Journal article Open Access
Gueyffier, François; Bulpitt, Christopher; Boissel, Jean-Pierre; Schron, Eleanor; Ekbom, Tord; Fagard, Robert; Casiglia, Edoardo; Kerlikowske, Karla; Coope, John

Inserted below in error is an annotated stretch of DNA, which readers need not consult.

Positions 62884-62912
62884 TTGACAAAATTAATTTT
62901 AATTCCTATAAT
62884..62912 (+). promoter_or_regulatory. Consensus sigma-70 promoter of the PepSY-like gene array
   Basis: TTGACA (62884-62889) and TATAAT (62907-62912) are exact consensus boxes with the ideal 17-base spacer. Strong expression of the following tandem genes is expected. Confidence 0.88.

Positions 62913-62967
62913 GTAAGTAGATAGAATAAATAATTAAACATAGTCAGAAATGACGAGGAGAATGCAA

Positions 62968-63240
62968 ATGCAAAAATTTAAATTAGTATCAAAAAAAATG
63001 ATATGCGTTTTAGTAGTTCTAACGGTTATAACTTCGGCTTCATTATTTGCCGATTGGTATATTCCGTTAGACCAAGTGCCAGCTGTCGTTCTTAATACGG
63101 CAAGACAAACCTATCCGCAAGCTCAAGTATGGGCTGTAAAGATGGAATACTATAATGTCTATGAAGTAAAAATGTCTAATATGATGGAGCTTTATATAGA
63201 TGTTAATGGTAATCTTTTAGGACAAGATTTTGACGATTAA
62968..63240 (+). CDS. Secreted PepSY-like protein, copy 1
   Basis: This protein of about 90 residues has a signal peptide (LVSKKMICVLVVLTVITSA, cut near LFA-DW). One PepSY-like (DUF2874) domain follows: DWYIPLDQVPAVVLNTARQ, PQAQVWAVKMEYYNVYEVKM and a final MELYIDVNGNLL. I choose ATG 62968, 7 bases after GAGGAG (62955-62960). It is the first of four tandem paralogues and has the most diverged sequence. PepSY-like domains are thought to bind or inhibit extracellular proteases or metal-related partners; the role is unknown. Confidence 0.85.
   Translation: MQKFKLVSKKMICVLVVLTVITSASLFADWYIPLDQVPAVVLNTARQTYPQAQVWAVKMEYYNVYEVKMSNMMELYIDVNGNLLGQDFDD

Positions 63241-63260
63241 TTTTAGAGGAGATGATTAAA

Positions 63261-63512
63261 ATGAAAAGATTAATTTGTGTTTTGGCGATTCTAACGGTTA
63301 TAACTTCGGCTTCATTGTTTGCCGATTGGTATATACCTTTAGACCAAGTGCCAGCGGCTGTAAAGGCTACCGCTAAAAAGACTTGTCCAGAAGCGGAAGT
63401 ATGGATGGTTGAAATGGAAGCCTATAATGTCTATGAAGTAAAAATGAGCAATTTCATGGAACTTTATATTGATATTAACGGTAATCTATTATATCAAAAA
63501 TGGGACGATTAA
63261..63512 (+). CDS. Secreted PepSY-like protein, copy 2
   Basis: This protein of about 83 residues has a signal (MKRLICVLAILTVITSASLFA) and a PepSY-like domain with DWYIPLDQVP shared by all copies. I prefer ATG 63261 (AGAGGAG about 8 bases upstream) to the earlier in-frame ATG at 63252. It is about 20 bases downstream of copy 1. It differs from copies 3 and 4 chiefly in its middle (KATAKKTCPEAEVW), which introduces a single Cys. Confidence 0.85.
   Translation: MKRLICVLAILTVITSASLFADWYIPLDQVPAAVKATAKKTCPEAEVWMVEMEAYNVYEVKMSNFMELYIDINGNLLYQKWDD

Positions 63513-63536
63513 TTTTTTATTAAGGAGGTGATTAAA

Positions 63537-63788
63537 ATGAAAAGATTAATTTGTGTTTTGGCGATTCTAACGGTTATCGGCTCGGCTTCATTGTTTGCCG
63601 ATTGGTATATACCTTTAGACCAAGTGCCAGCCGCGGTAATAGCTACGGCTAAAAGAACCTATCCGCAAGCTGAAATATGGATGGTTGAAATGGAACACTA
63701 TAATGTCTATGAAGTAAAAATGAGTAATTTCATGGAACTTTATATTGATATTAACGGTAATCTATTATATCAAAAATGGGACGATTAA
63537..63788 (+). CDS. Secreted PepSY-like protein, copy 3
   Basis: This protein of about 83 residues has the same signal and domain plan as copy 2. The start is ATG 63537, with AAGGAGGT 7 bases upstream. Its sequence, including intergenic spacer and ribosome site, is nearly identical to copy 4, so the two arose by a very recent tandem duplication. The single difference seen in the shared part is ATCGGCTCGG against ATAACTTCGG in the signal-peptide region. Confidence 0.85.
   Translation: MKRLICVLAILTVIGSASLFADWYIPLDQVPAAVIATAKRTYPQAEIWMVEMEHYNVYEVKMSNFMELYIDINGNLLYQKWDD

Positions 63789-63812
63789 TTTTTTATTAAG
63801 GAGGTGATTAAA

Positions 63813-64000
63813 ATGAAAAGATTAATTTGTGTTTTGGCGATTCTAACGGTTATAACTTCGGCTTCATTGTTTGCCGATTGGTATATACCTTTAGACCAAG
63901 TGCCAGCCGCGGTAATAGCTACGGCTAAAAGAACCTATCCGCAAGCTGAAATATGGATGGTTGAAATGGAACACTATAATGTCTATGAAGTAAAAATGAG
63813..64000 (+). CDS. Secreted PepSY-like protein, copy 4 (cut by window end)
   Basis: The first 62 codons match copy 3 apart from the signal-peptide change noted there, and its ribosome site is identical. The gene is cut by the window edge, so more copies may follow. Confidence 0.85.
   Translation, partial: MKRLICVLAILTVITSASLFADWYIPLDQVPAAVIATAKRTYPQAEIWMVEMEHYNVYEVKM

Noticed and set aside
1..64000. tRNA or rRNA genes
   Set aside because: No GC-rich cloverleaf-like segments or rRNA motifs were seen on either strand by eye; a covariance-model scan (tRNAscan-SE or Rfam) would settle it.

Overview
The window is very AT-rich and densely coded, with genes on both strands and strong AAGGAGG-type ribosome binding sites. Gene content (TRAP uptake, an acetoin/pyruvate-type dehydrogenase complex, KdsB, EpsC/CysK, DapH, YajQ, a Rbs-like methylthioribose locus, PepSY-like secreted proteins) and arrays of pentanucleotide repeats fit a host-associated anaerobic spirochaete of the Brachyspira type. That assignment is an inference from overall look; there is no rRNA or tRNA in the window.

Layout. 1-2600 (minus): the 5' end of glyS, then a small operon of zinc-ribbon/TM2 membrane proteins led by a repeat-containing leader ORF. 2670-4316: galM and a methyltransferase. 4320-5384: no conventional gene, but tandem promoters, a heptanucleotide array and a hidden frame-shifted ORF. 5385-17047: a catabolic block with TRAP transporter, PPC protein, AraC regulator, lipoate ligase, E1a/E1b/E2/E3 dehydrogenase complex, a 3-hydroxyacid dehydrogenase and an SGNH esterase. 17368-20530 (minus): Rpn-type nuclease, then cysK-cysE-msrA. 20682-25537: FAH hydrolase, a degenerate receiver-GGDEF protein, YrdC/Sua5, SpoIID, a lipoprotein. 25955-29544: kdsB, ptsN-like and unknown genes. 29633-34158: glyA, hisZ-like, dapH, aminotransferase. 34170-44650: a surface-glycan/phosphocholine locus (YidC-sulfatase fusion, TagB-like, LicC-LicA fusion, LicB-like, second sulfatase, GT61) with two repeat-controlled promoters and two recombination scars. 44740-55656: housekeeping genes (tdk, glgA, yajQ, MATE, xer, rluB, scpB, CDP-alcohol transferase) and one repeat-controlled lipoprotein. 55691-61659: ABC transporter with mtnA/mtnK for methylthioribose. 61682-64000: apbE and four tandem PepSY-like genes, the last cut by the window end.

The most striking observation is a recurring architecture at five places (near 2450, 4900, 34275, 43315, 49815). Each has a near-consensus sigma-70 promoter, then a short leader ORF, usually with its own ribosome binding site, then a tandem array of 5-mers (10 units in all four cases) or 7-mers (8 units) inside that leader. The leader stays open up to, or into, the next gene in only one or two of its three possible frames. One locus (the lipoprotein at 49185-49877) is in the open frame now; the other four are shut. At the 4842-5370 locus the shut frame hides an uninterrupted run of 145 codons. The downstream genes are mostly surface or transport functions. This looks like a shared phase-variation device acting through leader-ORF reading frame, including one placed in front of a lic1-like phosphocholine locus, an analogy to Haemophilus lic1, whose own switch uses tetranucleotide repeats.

Background : A beneficial clinical effect of antihypertensive drug treatment has been observed in middle age and in those hypertensive patients over 60 years old, but uncertainty remains on its benefit after 80 years of age. The ageing of the general population, and the increasing prevalence of hypertension with age, make this an important public health question. Methods : We collected data from all participants aged 80 years and over in randomised controlled trials of antihypertensive drug treatment, through direct contacts of study investigators. Our primary outcome was fatal and non-fatal stroke. Secondary outcomes were death from all causes, cardiovascular death, fatal and non-fatal major coronary and cardiovascular events, and heart failure. Findings : The meta-analysis of data from 1670 participants aged 80 years or more suggested that treatment prevented 34% (95% CI : 8 to 52%) of strokes. Also, major cardiovascular events and heart failure were significantly reduced by 22% and 39%, respectively. However, there was no benefit for cardiovascular death, and a non-significant 6% relative excess of death from all causes (95% CI : -5% to 18%). Interpretation : The inconclusive findings for mortality contrast with the benefit observed on non-fatal events, and illustrate the need to have the results of a large scale specific trial, before definitely concluding that antihypertensive treatment is beneficial in very elderly hypertensives. Meanwhile, there is no solid argument to fix a threshold of age above which hypertension should not be treated.